Brandon Borzelli’s Geek Goggle Reviews
Existence 3.0 #1 of 4
Spencer & Salas
The sequel to the extremely well done and successful three issue mini series, Existence 2.0, debuts with an awful lot of question marks. After all, the first series concluding with its most interesting character, Sylvester, getting trapped in a female assassin’s body with his eight year old daughter’s mind occupying the same body onto of his brain. This essentially means the little girl controls the assassin’s body with her father’s mind trapped somewhere inside the same body. Can the series survive without its primary character? Another question coming in to the story is what could possibly be done to come close to the cliffhanger, surprise filled, original series? Well, this issue has some answers to these questions as it starts off the follow up mini series with shift in gears to make this series completely different from the first one.
The series is about the little girl/assassin. Time has passed and she is now a teenager mind trapped in the assassin’s body. She is being handled and guided by her mother and the assassin’s body’s brother, Marko. Marko just so happens to be the body that Sylvester jumped into in the previous series. Marko has a bit of a sense of obligation to the little girl because Sylvester helped him and gave him back his body, and his own sister basically led the little girl to ending up in the assassin’s body to begin with. She needs help because the people that helped finance the mind jumping technology want the girl, as she is the living prototype. However, she is not defenseless.
The little girl, Jenny, has retained the assassin’s skills and is more than capable of defending herself. However, she needs Marko and her mother to rein her. While we learn more about Jenny, we also learn more about those that are after her and how willing they are to find her and the technology she is proof of.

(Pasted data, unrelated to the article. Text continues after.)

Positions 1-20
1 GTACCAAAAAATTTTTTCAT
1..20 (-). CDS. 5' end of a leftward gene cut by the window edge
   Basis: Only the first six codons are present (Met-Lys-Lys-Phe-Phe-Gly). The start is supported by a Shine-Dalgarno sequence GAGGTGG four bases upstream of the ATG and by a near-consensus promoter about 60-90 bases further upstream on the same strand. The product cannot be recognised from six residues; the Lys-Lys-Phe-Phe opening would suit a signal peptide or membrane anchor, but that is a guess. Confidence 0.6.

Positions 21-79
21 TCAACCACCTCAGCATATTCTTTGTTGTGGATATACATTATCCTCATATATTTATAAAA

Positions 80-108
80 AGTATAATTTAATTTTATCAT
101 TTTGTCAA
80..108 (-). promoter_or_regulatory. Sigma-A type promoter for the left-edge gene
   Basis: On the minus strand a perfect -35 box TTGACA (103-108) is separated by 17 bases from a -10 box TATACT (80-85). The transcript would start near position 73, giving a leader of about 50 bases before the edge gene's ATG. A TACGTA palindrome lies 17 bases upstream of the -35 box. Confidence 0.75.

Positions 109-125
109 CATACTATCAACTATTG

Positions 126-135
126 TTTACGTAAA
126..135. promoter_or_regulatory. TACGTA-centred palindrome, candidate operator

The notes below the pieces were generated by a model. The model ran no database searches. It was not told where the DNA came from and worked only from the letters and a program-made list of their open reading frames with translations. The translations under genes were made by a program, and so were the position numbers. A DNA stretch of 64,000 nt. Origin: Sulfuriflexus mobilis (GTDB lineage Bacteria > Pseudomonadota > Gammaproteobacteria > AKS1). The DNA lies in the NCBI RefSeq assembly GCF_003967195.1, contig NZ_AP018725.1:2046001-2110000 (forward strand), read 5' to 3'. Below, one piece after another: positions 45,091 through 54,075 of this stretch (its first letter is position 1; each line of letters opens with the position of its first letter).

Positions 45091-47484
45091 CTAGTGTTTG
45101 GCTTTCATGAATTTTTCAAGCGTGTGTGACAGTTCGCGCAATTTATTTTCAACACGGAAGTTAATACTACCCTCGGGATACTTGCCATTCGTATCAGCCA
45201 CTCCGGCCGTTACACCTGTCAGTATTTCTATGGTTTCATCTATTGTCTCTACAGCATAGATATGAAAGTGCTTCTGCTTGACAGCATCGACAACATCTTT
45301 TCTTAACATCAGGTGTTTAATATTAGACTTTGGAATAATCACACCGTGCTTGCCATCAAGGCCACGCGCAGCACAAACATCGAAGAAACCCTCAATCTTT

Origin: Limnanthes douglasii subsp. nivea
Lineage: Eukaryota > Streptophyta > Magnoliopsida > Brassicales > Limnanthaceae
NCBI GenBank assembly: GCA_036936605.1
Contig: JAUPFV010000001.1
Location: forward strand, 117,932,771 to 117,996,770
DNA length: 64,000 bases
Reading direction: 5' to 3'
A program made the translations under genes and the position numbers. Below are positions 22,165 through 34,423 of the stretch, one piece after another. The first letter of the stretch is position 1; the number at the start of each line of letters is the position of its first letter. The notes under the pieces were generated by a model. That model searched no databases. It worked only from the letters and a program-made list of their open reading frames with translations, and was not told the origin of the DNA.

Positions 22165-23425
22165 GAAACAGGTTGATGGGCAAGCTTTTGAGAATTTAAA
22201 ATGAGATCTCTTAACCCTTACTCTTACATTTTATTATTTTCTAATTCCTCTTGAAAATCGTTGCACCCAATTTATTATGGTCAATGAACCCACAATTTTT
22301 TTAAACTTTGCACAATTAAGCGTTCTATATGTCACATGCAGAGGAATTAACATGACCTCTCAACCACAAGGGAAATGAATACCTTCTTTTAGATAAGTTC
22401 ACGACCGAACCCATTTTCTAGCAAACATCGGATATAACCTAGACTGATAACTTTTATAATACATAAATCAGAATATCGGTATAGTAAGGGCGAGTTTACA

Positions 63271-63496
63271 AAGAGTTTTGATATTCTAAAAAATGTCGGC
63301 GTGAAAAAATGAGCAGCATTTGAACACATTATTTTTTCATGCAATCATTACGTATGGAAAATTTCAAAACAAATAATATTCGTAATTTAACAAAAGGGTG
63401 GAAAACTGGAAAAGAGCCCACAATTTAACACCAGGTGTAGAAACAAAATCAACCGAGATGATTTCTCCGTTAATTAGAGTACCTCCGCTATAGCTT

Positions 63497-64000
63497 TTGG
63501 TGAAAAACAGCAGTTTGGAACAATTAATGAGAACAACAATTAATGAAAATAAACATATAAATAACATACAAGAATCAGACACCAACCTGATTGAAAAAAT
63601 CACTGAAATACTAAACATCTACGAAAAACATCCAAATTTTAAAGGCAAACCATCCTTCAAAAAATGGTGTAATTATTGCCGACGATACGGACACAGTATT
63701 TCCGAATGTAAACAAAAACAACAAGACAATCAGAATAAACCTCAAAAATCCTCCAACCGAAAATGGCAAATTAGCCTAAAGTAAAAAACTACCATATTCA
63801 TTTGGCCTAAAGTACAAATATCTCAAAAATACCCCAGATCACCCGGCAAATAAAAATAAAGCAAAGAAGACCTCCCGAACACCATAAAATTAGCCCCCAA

The comic is a good story. It’s a slower start than the previous series but that’s not a bad thing. This comic is taking on more of an Ed Brubaker’s Criminal feel to it as the plot is being rolled out with more precision and complex layers. This series is not relying on surprises or cliffhangers, but just straight criminal drama mixed with some science fiction.
The series does call back on a lot that occurred in the first series to help newer readers get more up to speed, but this is definitely a completely different story than the first series. We are seeing the classic renegade, but dangerous teenager, with the frustrated handlers kind of a story as in the background the immense danger is growing and looming. It’s a good comic all the way around, even if it is a slower burn than the first series.
The artwork hits all the right notes as it gives some depth to Jenny’s personality. She’s got a lot of attitude and she is deadly at the same time. She literally has the appearance of a cute little time bomb, which suits the story perfectly. The layouts for the panels are also impressive as the comic makes use of angling the axis by forty-five degrees one way or to the other to give off some nice artistic drama. For those looking for some action, fear not, this comic has its share of bloody scenes as the Jenny the assassin is in full force right off the bat.
This comic book opens the arc with a nice initial chapter to the crime drama. It’s establishing the characters and providing a foundation for a good story and buildup. It doesn’t have the crazy twists from the first series as we seem to be getting back to storytelling basics. It’s a great opening comic and if you are into crime dramas, like Criminal, then this is definitely worth checking out. This is shaping up to be a very good mini series.
3.5 out of 5 geek goggles